What's in a name?
For Jim Karagas, absolutely everything. For four decades, he's been the man behind My Brother's Bar, the watering hole at 2376 15th Street that's such a Denver landmark it has no sign above the door and has never really needed one — until now.
My Brother's Bar
The history of this building stretches much further back than 1970, the year that Jim and Angelo Karagas, brothers two years out of Detroit, bought the oldest continually operating bar in Denver and renamed it My Brother's. The saloon had gotten its start in 1873 as the Highland House, was purchased by the Schlitz Brewing Company some forty years later, became known for a while as Whitie's Restaurant and then the Platte Bar, then turned into Paul's Place — where Neal Cassady, the inspiration for On the Road, might still have an outstanding tab, judging from the letter posted on the bar's wall that he sent a pal while sequestered in the Colorado State Reformatory: "I frequented the place occasionally & consequently have a small bill run up, I believe I owe them about 3 or 4 dollars. If you happen to be in that vicinity please drop in & pay it, will you?"
It was still Paul's when the Karagas brothers bought the place, "an old dump that was cheap," Jim explains. They went for a couple of years without any name and without much money, and when a tradesman came in with a bill, one brother would tell him to "give it to my brother, it's his bar," he remembers. "It just dawned on us one day that we should call it My Brother's Bar."
And that's what the bar's been known as ever since — when it isn't simply referred to as Brother's.
For many years, My Brother's Bar had an actual sibling. In 1974, the Karagas brothers bought an old plumbing-supply building nine blocks away, at 1600 15th Street, which they turned into the Wazee Supper Club. While Jim continued to watch over My Brother's, Angelo had responsibility for the Wazee, as well as the series of tenants who occupied the office space upstairs, including an upstart newspaper named Westword. Although the brothers would trade off weekend duty and occasionally considered other ventures, they were ultimately content to concentrate on their pair of bars. "We tried a suburban operation down south," Angelo told us back in 1984. "We learned something about ourselves: We're not that hardworking. Two bars are enough."
Particularly since Jim and Angelo worked plenty hard as hands-on operators: seating customers, occasionally serving customers, overseeing every aspect of their bars. After Angelo died in 1994, his widow ran the Wazee for three years — but they wound up selling it to the company that owned the Wynkoop Brewing Company, then run by future mayor John Hickenlooper.
One bar was enough for Jim Karagas, so long as that one bar was Brother's.
He's still there just about every day (not Sunday, though: My Brother's has never been open on Sunday), overseeing the business and, increasingly, thinking about that upstart, Brothers Bar & Grill, that will soon be opening at 1920 Market Street, in the building that had housed The Real World: Denver. He wasn't bothered when two British brothers, Chris and Nick O'Sullivan, started their homegrown chain back in 1998; Brothers BBQ just didn't seem to come that close to Brother's Bar. For starters, the concept was all about barbecue, not about a bar. "It's a totally different name," Jim says.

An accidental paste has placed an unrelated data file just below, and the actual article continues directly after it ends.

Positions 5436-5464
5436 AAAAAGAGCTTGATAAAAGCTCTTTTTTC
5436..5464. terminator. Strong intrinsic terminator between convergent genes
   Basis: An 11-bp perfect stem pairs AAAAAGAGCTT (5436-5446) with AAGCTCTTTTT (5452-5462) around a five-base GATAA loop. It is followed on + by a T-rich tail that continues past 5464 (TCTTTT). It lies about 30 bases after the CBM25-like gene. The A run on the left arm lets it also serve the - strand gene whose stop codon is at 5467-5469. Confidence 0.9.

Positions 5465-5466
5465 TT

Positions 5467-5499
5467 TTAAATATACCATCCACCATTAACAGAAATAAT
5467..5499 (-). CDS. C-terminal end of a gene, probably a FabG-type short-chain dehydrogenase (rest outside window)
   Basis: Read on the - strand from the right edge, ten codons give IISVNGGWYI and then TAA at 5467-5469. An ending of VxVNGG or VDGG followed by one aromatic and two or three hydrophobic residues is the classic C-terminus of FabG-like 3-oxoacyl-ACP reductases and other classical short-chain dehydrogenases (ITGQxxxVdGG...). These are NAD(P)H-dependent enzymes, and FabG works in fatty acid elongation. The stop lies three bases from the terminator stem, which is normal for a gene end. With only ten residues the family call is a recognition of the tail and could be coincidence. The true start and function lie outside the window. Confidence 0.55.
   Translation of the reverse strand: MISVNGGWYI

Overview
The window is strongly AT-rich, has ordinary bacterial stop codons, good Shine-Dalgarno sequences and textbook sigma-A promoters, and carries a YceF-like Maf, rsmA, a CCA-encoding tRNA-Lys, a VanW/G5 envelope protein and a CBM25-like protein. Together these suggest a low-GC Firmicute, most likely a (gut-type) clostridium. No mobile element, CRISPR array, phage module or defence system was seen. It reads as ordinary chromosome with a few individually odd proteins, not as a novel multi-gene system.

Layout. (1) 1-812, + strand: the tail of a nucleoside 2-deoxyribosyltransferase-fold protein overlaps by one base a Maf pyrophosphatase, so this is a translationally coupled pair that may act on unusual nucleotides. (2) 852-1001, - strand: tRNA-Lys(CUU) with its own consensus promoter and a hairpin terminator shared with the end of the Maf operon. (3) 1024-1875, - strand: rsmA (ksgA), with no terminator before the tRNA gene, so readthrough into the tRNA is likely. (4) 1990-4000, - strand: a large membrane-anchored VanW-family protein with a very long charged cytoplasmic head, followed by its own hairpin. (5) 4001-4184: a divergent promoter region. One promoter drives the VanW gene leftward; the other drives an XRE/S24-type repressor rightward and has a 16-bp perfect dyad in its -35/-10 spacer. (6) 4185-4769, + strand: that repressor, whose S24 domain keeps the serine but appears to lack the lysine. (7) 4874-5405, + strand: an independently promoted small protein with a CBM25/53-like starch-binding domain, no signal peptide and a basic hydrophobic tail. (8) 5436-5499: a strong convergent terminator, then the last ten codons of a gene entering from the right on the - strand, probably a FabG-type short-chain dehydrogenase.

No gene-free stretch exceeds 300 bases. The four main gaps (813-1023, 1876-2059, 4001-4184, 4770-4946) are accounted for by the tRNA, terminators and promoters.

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But Brothers Bar & Grill? That's coming uncomfortably close to the Colorado trademark the Karagas brothers registered forty years ago. Brothers Bar & Grill was founded in LaCrosse, Wisconsin, in 1990 by brothers Mark and Eric Fortney. (The logo's "est. 1967" claim actually refers to when the first of the brothers was born.) Although that company has a national trademark and establishments scattered across several states, My Brother's has a good chance of winning a court battle over the name, Jim says: "Our lawyer is confident if we want to fight it — but it will take a long time and be expensive."
And after four decades in the business, with his younger brother gone, Jim isn't sure he wants to get into a long, drawn-out fight. He had hopes that he could maybe sit down with the Fortneys and come to some kind of compromise, and "one of them came in and wanted to be a good neighbor," Jim recalls. But not so good that they were willing to give up the word "Brothers" — and while Jim's willing to accept "Bros.," he says, "I personally don't want Brothers to be in it at all.... Maybe if it were on the other side of town, but not half a mile away."
My Brother's Bar is such an institution in this town that it's hard to imagine someone could walk into a Brothers Bar & Grill and confuse the two. After all, My Brother's is known for playing classical music, selling Girl Scout cookies and serving its burgers with a minimum of ceremony, while Brothers Bar & Grill locations, according to the company's website (my calls to the Fortneys were not returned), "cater to the 21-35 year old demographic" with "competitive drink specials" and "over-the-top events." But it's already happened. Last week My Brother's got a delivery intended for Brothers, and Jim Karagas took a call from a woman applying for a job at the new bar — which she thought My Brother's was opening.
"It's just so upsetting," Jim Karagas says. "What can I do?" While he may not be ready for a big court battle, neither is he about to surrender and put up a big sign outside reminding customers that they're about to walk into the forty-year-old, one-and-only My Brother's Bar. This is one tough case of sibling rivalry, and nothing is relative.